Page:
Freecycle is a grassroots project where people are giving (and receiving) stuff for FREE in their own towns.
It’s like a mini-eBay, only it’s categorized by regions, so you join the group that’s in the same city or county as you. (That way, it’s easy to GIVE or GET items to others who live near you.)
After hearing about Freecycle on the news soon after it began in 2003, I signed up. UPDATE: I’ve now been a member for 8 years!
It’s hard to believe that there are over 1,200 Freecycle members in my tiny little town alone.
It’s a ton of fun giving others items they want/need for FREE. And it’s super exciting when you find that needle in the haystack and see something you really want on Freecycle for yourself.
Basically, joining means that you are given access to the website which lists items that are either Wanted (being sought by others) or Offered (being given away by others).
You can post your “wanted items” or your “offered items” for FREE at any time.
Remember, it’s all about the FREE… not a penny can be charged or earned.
Check out some of the things Freecyclers have given and received!
Finding The Best Items
Instead of keeping your eyes glued to the Freecycle website, you can also choose to receive individual e-mails (as items are posted) or daily e-mails (summarizing all of the new postings for that day).
That way, you remain on top of what’s available at all times — because really good free stuff often goes very quickly!
Freecycle Giving & Receiving Tips
Through the years, I have given a lot (weight set, rocking chairs, planters, chairs, desks, etc.) and gotten a lot (dinnerware, drinking glasses, cookware, Peterborough baskets, etc.) — all thanks to Freecycle.
Here are my best Freecycle tips…
When people are giving things away for FREE, they (self included) typically don’t want to be inconvenienced in any way. (I mean, after all, you are getting something for nothing — so it’s not worth it for the donor to go to great lengths to make this happen.) For that reason, most Freecyclers want you to pick up the item from their front porch within a time range that you specify. If the item is not picked up, then it typically goes to the next person on the list (assuming that a number of people have voiced an interest in the item).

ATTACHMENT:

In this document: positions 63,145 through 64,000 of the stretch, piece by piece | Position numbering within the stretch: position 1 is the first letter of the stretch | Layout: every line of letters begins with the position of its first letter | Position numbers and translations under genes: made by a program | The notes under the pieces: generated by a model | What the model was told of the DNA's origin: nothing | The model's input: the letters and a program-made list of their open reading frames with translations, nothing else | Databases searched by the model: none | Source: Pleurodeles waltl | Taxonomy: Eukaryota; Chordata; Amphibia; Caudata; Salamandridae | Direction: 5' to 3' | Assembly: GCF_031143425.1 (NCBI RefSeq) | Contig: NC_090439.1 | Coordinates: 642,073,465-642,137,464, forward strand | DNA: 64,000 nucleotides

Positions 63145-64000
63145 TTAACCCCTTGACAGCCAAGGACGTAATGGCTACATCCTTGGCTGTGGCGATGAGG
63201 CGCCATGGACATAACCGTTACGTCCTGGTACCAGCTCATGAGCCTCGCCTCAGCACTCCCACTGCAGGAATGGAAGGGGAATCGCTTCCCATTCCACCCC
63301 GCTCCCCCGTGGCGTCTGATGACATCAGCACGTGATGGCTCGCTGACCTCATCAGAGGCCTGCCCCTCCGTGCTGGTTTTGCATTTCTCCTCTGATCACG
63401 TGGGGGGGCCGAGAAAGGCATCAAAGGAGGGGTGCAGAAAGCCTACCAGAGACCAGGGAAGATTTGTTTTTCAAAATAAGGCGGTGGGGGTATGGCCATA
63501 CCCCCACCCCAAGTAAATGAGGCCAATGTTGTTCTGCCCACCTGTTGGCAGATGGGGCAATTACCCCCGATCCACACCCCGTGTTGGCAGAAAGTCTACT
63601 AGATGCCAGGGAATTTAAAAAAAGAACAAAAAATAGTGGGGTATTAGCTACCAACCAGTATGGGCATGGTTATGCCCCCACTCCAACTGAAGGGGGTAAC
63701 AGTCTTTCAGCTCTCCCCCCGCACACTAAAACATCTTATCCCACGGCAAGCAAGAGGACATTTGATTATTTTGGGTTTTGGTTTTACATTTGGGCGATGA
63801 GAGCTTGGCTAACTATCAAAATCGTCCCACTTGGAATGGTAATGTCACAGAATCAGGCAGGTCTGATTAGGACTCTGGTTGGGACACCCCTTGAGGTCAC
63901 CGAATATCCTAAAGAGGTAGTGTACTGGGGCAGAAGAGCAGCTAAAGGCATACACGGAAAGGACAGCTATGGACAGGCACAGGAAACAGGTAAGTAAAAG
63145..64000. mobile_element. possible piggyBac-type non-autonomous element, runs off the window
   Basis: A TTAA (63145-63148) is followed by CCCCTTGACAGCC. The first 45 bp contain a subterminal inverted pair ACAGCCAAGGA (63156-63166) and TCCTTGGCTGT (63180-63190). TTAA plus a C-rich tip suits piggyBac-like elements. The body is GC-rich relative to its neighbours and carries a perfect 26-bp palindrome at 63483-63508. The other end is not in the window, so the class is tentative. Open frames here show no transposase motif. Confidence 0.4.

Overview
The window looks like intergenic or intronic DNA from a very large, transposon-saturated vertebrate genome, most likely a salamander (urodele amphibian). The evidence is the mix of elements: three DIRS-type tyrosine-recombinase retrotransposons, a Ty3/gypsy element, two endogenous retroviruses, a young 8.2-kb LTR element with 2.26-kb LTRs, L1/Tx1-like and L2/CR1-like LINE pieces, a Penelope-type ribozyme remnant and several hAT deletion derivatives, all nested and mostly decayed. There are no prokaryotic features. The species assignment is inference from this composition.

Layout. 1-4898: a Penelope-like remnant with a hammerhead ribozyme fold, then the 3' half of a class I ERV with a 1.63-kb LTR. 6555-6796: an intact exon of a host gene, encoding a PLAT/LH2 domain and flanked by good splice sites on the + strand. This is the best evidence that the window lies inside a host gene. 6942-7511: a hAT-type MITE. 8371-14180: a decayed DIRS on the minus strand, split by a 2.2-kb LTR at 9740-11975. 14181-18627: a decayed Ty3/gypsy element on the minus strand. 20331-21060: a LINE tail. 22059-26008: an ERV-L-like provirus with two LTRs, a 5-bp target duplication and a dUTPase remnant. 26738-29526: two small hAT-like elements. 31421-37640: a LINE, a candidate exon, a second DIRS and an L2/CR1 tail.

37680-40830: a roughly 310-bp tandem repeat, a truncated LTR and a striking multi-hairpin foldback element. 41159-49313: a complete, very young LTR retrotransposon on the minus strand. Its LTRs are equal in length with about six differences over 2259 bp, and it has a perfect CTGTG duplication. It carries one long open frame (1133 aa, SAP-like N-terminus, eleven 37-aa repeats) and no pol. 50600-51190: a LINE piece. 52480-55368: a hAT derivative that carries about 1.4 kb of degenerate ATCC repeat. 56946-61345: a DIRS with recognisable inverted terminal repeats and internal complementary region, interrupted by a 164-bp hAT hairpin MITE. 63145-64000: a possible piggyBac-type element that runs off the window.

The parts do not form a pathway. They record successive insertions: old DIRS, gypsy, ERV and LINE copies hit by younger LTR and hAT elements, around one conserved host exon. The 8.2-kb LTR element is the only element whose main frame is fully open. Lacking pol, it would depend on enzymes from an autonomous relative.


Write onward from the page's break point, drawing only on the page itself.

Generally speaking, I’m okay with this. I’ve done it this way many many times. However, it may be in your best interest to do the transaction in a public place, rather than mentioning a home address to a stranger who happens to live in your town. While having no interaction with the Freecycler — by leaving items on the porch — is easier than driving somewhere to meet someone, it would be much safer to meet in a public location during daylight hours. I’ve done this before at places like a McDonald’s parking lot, a grocery store parking lot, etc.
When You Give:
To avoid the frustration when someone doesn’t show up to pick up an item as promised, I usually send the same reply to all who voice an interest in my item: “The item is on my front porch. Here’s the address. The first one to arrive gets it.” Yes, sometimes, I’ve had more than one person come by to get the same item — but they knew ahead of time and they were will to take the chance. Doing it this way helps to ensure that you’ll get the item out of your home in the quickest manner possible. It also ensures that only someone who really wants it will receive it. Finally, it guarantees that you won’t have no-shows. Just be sure to post an update right away on Freecycle stating that the item has been picked up!